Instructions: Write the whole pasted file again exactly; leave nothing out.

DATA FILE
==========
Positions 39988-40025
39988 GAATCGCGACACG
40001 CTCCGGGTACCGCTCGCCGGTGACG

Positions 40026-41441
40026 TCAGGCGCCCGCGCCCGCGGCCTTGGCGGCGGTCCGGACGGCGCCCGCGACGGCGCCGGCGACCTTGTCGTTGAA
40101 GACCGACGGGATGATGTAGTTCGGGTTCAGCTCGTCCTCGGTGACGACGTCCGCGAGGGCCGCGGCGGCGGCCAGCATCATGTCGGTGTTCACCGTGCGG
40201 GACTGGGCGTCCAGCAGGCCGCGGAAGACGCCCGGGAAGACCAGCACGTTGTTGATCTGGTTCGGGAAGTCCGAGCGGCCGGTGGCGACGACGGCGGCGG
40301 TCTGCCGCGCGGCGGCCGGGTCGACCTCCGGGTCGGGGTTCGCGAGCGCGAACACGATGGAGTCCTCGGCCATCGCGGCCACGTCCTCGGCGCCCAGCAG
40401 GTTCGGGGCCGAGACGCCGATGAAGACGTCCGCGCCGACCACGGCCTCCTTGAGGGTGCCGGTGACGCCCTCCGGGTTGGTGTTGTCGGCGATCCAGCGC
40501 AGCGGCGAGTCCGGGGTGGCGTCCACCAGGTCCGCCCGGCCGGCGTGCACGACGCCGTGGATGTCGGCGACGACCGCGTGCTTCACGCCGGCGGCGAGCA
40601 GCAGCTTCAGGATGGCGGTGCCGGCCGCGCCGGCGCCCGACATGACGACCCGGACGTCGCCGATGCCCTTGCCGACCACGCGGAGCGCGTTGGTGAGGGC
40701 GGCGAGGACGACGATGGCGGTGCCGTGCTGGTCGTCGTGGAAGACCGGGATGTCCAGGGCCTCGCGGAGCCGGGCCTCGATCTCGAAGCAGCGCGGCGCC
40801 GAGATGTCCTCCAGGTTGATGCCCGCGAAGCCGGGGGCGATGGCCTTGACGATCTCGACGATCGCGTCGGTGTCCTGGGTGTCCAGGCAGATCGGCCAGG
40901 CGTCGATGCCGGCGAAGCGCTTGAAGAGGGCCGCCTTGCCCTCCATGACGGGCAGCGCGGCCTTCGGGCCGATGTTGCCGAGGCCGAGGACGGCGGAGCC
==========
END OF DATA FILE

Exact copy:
Positions 39988-40025
39988 GAATCGCGACACG
40001 CTCCGGGTACCGCTCGCCGGTGACG

Positions 40026-41441
40026 TCAGGCGCCCGCGCCCGCGGCCTTGGCGGCGGTCCGGACGGCGCCCGCGACGGCGCCGGCGACCTTGTCGTTGAA
40101 GACCGACGGGATGATGTAGTTCGGGTTCAGCTCGTCCTCGGTGACGACGTCCGCGAGGGCCGCGGCGGCGGCCAGCATCATGTCGGTGTTCACCGTGCGG
40201 GACTGGGCGTCCAGCAGGCCGCGGAAGACGCCCGGGAAGACCAGCACGTTGTTGATCTGGTTCGGGAAGTCCGAGCGGCCGGTGGCGACGACGGCGGCGG
40301 TCTGCCGCGCGGCGGCCGGGTCGACCTCCGGGTCGGGGTTCGCGAGCGCGAACACGATGGAGTCCTCGGCCATCGCGGCCACGTCCTCGGCGCCCAGCAG
40401 GTTCGGGGCCGAGACGCCGATGAAGACGTCCGCGCCGACCACGGCCTCCTTGAGGGTGCCGGTGACGCCCTCCGGGTTGGTGTTGTCGGCGATCCAGCGC
40501 AGCGGCGAGTCCGGGGTGGCGTCCACCAGGTCCGCCCGGCCGGCGTGCACGACGCCGTGGATGTCGGCGACGACCGCGTGCTTCACGCCGGCGGCGAGCA
40601 GCAGCTTCAGGATGGCGGTGCCGGCCGCGCCGGCGCCCGACATGACGACCCGGACGTCGCCGATGCCCTTGCCGACCACGCGGAGCGCGTTGGTGAGGGC
40701 GGCGAGGACGACGATGGCGGTGCCGTGCTGGTCGTCGTGGAAGACCGGGATGTCCAGGGCCTCGCGGAGCCGGGCCTCGATCTCGAAGCAGCGCGGCGCC
40801 GAGATGTCCTCCAGGTTGATGCCCGCGAAGCCGGGGGCGATGGCCTTGACGATCTCGACGATCGCGTCGGTGTCCTGGGTGTCCAGGCAGATCGGCCAGG
40901 CGTCGATGCCGGCGAAGCGCTTGAAGAGGGCCGCCTTGCCCTCCATGACGGGCAGCGCGGCCTTCGGGCCGATGTTGCCGAGGCCGAGGACGGCGGAGCC